X Windows seems to be working fine. The touch screen is also now supported, but it probably needs a bit more development. Touch screen will sometimes just stop working for no apparent reason, requiring a reboot to fix, and it will behave erratically all too often. You can use a mouse with the netBook using the onboard or PCMCIA serial port. There is a Using a Mouse section in this HOWTO about how to do that.
See the section on Making Presentations Using a VGA-out PCMCIA Card in this HOWTO for an alternate X server that can drive a PCMCIA VGA out cards (Colographic Voyager; Hewlet-Packard F1252A). The PCMCIA VGA out cards are supported by only the server xserver-tiny-h3600_4.2.20030126-14_arm.ipk from handhelds.org, although that server does not support touch screen.
At this point, for overall usefulness, including touch screen support, the ordinary XFree86 server (framebuffer) from Debian seems to be the most functional. In addition to the VGA out X server mentioned above, the chapter at the end of this section describes other X servers that do not work so well.
For installing X, if you have a Debian system you can just install the appropriate *.deb packages for XFree86. If you have a handhelds.org system (ipk/Xipaq), you may have to kludge the X server installation. I kept installing required libraries from handhelds.org until it worked. Giving me a potentially awkward mixed handhelds/Debian X server system.
Only the XFree86 X server from Debian uses the /etc/X11/XF86Config file; all the others get the information they need from the command line or by auto probing. The touch screen support therefore works only for the Debian XFree86 X server at present.
XFree86 from Debian.org is the the ordinary X server with fbdev driver. One nice thing about this server, is that it has built in keyboard extensions let you use your keyboard to control the mouse; see the section on "Keys" below. Of the available X server binaries, the Debian server has the largest memory footprint at about 4 MB; the others are around 2 MB. With the Debian server, you can rotate the X windows screen by 90 degrees by adding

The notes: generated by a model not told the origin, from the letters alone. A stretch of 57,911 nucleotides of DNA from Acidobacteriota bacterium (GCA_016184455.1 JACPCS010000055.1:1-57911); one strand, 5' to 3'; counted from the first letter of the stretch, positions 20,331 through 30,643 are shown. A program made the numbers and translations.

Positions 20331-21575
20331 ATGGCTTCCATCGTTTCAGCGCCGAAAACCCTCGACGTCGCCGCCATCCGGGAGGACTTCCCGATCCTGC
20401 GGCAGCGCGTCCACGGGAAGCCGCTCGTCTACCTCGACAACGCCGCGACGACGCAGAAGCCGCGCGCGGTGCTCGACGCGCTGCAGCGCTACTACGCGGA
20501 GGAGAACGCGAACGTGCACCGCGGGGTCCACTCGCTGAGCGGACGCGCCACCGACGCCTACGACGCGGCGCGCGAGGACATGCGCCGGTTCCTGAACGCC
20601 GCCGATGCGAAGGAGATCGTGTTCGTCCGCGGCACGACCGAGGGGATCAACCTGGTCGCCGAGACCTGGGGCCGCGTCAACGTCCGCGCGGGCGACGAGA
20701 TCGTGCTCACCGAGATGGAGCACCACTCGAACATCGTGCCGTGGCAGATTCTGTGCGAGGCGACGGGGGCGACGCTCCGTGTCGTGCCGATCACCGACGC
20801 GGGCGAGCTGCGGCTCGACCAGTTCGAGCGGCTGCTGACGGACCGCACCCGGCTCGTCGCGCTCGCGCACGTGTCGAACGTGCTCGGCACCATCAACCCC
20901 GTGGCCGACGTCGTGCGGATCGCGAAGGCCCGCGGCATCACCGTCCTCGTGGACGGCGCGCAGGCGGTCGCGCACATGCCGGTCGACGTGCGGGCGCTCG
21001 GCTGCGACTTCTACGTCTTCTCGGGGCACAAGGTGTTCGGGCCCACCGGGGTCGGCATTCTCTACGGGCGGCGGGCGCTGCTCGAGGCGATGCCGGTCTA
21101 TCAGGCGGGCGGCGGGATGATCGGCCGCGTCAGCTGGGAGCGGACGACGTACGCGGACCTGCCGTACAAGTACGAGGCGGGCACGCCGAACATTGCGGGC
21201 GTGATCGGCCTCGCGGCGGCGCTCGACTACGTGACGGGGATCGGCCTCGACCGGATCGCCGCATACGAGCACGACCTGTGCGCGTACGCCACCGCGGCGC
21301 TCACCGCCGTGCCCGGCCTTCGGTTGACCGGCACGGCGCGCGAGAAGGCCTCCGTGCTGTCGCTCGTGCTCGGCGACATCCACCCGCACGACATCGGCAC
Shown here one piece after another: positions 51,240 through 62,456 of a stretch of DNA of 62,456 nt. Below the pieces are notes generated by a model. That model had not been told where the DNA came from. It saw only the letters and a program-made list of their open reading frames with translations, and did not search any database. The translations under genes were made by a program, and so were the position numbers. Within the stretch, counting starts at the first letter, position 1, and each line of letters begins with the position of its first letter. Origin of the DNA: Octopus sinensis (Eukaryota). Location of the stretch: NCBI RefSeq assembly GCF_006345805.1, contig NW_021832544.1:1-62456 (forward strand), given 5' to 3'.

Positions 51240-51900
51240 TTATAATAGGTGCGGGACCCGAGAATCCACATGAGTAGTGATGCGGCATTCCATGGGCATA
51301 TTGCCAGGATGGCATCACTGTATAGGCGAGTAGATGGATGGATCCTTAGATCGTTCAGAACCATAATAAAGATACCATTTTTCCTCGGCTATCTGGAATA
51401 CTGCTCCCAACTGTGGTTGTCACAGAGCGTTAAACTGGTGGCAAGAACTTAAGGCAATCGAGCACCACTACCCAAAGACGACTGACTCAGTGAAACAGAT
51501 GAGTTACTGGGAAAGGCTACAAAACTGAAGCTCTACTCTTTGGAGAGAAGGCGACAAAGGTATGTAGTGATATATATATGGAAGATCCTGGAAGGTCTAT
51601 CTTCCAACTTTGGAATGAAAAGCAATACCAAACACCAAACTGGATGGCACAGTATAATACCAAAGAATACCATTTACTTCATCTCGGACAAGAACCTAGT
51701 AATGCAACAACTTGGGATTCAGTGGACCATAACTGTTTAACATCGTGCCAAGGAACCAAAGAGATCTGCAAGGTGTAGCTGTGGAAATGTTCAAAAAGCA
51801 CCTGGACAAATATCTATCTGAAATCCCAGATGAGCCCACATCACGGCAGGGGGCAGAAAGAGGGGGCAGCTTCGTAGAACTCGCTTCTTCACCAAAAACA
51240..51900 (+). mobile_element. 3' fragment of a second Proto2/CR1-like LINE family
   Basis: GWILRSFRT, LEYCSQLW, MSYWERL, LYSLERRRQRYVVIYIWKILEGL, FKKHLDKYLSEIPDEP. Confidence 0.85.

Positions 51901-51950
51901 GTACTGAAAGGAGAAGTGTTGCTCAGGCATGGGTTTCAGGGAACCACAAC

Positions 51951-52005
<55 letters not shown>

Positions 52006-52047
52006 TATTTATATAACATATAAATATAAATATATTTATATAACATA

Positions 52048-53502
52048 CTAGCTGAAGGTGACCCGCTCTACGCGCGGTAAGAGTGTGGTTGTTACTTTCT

Option "Rotate" "CW"to the "Device" Section of the XF86Config file and restarting X windows. A rotated screen can be useful for some applications, e.g., some games. The XF86Config configuration file can be set up to support a serial mouse on a PCMCIA serial card, as well as touchscreen; the XF86Config example given here is set up for a mouse.
The Voyager VGA-out card is not supported at all by the Debian X server.
To get the touch screen to work, you first need a kernel with the latest patch to support the touch screen. For touchscreen and X windows, you will have to use the ordinary XFree86 fbdev X server. The touchscreen driver is known to have a number of lingering problems, e.g., erratic pointer behaviour is altogther too common; so sorry.
The touchscreen driver uses the Summa protocol in absolute mode (or enough of the protocol to get gpm to work), and dynamically allocates a character device major number (probably 254). This number is given at boot up time; this major number can be found by:
dmesg | grep touchscreenThe major number will likely be 254. Adjust the following if you don't get 254.
You'll need to make a character device in your filesystem that connects to the driver. I'll call it "tscreen" here to be more descriptive.
mknod /dev/tscreen c 254 0Then GPM or the X server should be able to "connect" to this device.
In the /etc/X11/XF86Config file you'll need to have sections like:
Section "InputDevice" Identifier "Touchscreen" Driver "summa" Option "Device" "/dev/tscreen" # or whatever Option "Mode" "absolute" # Other options that might be useful: # Option "Cursor" "stylus" # Compatible (driver is now compatible enough to not need this), # Resolution, XSize, YSize, XOffset, YOffset EndSectionAnd an addition to "ServerLayout":
Section "ServerLayout" # Other things here # . # . InputDevice "Touchscreen" "CorePointer" EndSection
To use the touchscreen, with gpm:
gpm -t summa -m /dev/tscreen
The position of the pointer on the touch screen can be calibrated by adjusting the values in the files in /proc/netbook/touchscreen. The values of min-x, max-x, min-y, and max-y can be adjusted prior to starting X11: